49624 NZ Grasslands Association.pmd - NZ Grassland Association

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4Plant Biotechnology Centre, Agriculture Victoria, Department of Primary Industries, LaTrobe. University ..... of Forage Crops, Lorne and Hamilton, Victoria,.

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Implementing molecular marker technology in forage improvement M. FAVILLE1 , B . BARRETT1, A. GRIFFITHS 1, M. SCHREIBER2 , C. MERCER1 , I. BAIRD 3, N. ELLISON1 , G. BRYAN1 , D. WOODFIELD1, J. FORSTER4 , B. ONG4, T. SAWBRIDGE 4, G. SPANGENBERG4 and H.S. EASTON1 1 AgResearch, Grasslands Research Centre, PB 11008, Palmerston North 2 AgResearch, Joint Bioinf ormatics Institute, School of Biological Sciences, Uni versity of Auckland PB 92019, Auckland 3 AgResearch, Lincoln Science Centre, P.O. Box 60, Lincoln 4 Plant Biotechnology Centre, Agriculture Victor ia, Department of Primary Industries, LaTrobe University, Bundoora, Victor ia 3086, Australia marty.f [email protected] ch.co.nz

Abstract

Introduction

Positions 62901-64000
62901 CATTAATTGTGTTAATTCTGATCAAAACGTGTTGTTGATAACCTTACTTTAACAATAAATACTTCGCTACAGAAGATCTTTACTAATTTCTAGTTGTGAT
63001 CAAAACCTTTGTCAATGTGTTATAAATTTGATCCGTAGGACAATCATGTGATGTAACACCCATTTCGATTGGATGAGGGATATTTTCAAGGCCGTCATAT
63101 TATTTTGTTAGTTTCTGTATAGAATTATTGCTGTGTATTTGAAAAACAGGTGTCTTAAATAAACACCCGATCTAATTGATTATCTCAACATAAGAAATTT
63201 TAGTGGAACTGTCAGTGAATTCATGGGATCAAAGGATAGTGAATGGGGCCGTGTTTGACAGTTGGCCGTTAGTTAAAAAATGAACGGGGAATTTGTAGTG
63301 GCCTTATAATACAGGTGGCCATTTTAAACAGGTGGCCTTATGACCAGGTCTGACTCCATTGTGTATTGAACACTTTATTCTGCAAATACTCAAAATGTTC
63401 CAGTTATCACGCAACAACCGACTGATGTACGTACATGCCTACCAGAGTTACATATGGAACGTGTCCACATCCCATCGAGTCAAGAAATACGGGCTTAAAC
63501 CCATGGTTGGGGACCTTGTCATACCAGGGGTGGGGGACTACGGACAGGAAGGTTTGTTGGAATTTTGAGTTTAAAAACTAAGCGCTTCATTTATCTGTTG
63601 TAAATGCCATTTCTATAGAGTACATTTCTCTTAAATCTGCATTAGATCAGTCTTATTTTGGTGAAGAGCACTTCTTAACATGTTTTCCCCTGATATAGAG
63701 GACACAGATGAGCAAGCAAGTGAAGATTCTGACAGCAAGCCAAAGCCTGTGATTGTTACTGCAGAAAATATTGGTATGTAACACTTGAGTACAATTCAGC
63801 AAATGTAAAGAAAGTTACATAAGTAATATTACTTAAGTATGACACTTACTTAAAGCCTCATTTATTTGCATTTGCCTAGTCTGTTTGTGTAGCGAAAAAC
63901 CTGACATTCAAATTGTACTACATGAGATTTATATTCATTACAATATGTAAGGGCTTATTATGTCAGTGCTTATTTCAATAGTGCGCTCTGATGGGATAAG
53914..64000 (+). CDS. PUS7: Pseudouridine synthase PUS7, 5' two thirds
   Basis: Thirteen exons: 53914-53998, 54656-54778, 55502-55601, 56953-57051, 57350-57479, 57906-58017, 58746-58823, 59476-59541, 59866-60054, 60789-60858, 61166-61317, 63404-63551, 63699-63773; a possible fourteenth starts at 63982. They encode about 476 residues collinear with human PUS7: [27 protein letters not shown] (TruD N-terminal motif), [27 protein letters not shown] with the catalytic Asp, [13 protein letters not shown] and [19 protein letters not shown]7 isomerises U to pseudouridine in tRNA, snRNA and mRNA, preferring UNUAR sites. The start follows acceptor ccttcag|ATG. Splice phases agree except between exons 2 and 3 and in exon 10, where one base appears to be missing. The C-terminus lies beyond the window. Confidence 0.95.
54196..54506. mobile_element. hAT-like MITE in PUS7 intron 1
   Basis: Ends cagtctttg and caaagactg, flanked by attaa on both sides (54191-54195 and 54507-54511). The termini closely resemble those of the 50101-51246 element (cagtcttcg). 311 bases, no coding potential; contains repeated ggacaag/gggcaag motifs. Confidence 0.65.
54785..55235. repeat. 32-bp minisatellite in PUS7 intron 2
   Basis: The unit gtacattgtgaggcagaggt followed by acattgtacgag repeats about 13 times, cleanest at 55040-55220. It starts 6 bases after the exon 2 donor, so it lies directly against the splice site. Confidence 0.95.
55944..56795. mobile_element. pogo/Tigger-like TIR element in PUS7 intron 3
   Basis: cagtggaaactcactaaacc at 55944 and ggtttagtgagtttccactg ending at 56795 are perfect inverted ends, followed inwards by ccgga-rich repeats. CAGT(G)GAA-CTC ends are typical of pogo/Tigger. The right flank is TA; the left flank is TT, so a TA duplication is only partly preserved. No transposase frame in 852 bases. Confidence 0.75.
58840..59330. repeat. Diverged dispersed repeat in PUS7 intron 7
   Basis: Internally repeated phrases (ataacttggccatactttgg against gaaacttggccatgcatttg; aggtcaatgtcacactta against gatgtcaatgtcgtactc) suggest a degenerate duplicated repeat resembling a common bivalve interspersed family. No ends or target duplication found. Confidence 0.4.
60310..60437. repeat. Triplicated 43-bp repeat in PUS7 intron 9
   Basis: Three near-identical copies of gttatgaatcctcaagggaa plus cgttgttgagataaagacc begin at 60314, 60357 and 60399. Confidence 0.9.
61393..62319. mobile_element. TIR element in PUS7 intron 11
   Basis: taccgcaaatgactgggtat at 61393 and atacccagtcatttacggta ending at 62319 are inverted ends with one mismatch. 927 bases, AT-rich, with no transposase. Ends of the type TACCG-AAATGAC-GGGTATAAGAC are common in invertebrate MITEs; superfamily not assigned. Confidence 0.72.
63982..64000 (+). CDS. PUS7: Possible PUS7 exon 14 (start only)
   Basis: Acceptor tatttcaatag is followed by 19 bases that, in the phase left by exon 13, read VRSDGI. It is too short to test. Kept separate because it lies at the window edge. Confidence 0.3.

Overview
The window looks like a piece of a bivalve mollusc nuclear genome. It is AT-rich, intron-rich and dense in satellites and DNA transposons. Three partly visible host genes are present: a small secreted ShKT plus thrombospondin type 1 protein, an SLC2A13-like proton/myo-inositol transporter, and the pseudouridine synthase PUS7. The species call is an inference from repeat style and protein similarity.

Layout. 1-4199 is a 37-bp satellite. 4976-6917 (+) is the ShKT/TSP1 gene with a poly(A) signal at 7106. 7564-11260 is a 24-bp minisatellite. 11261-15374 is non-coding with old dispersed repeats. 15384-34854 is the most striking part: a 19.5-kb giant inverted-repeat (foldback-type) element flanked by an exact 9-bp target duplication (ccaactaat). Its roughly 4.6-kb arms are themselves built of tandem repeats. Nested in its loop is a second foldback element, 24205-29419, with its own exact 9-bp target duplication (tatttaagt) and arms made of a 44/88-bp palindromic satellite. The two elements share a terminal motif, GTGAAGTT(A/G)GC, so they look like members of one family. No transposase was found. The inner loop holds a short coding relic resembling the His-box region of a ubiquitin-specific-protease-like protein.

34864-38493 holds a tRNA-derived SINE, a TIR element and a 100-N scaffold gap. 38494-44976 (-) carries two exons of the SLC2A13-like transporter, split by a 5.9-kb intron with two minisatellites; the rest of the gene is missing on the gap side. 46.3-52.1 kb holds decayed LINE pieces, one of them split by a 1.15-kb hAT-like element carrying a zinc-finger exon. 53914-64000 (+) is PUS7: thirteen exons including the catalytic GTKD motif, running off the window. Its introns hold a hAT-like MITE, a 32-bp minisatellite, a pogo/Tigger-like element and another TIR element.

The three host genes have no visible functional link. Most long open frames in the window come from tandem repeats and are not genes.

Accelerated improvement of two cornerstones of New Zealand’s pastor al industries, per ennial r ye grass (Lolium perenne L.) and white clover (Trifolium repens L.), may be realised through the application of markerassisted selection (MAS) strategies to enhance traditional plant breeding programmes. Genome maps constructed using molecular markers represent the enabling technology for such strategies and we have assembled maps f or each species using EST-SSR markers – simple sequence repeat (SSR) markers developed from expressed sequence tags (ESTs) repr esenting genes. A comprehensive map of the white clover genome has been completed, with 464 EST-SSR and genomic SSR marker loci spanning 1125 cM in total, distributed across 16 linkage groups. These have been further classified into eight pairs of linkage groups, representing contributions from the diploid progenitors of this tetraploid species. In perennial ryegrass a genome map based exclusively on EST-SSR loci was constructed , with 130 loci currently mapped to seven linkage groups and covering a distance of 391 cM. This map continues to be expanded with the addition of ESTSSR loci, and markers are being concurrently transferred to other populations segregating for economically significant traits. We have initiated gene discovery through quantitative trait locus (QTL) analysis in both species, and the efficacy of the white clover map for this purpose was demonstrated with the initial identification of multiple QTL controlling seed yield and seedling vigour. One QTL on linkage group D2 accounts for 25.9% of the genetic variation for seed yield, and a putative QTL accounting for 12.7% of the genetic variation for seedling vigour was detected on linkage group E1. The application of MAS to forage breeding based on recurrent selection is discussed. Keywords: genome map, marker-assisted selection, perennial ryegrass, QTL, quantitative trait locus, SSR, simple sequence repeat, white clover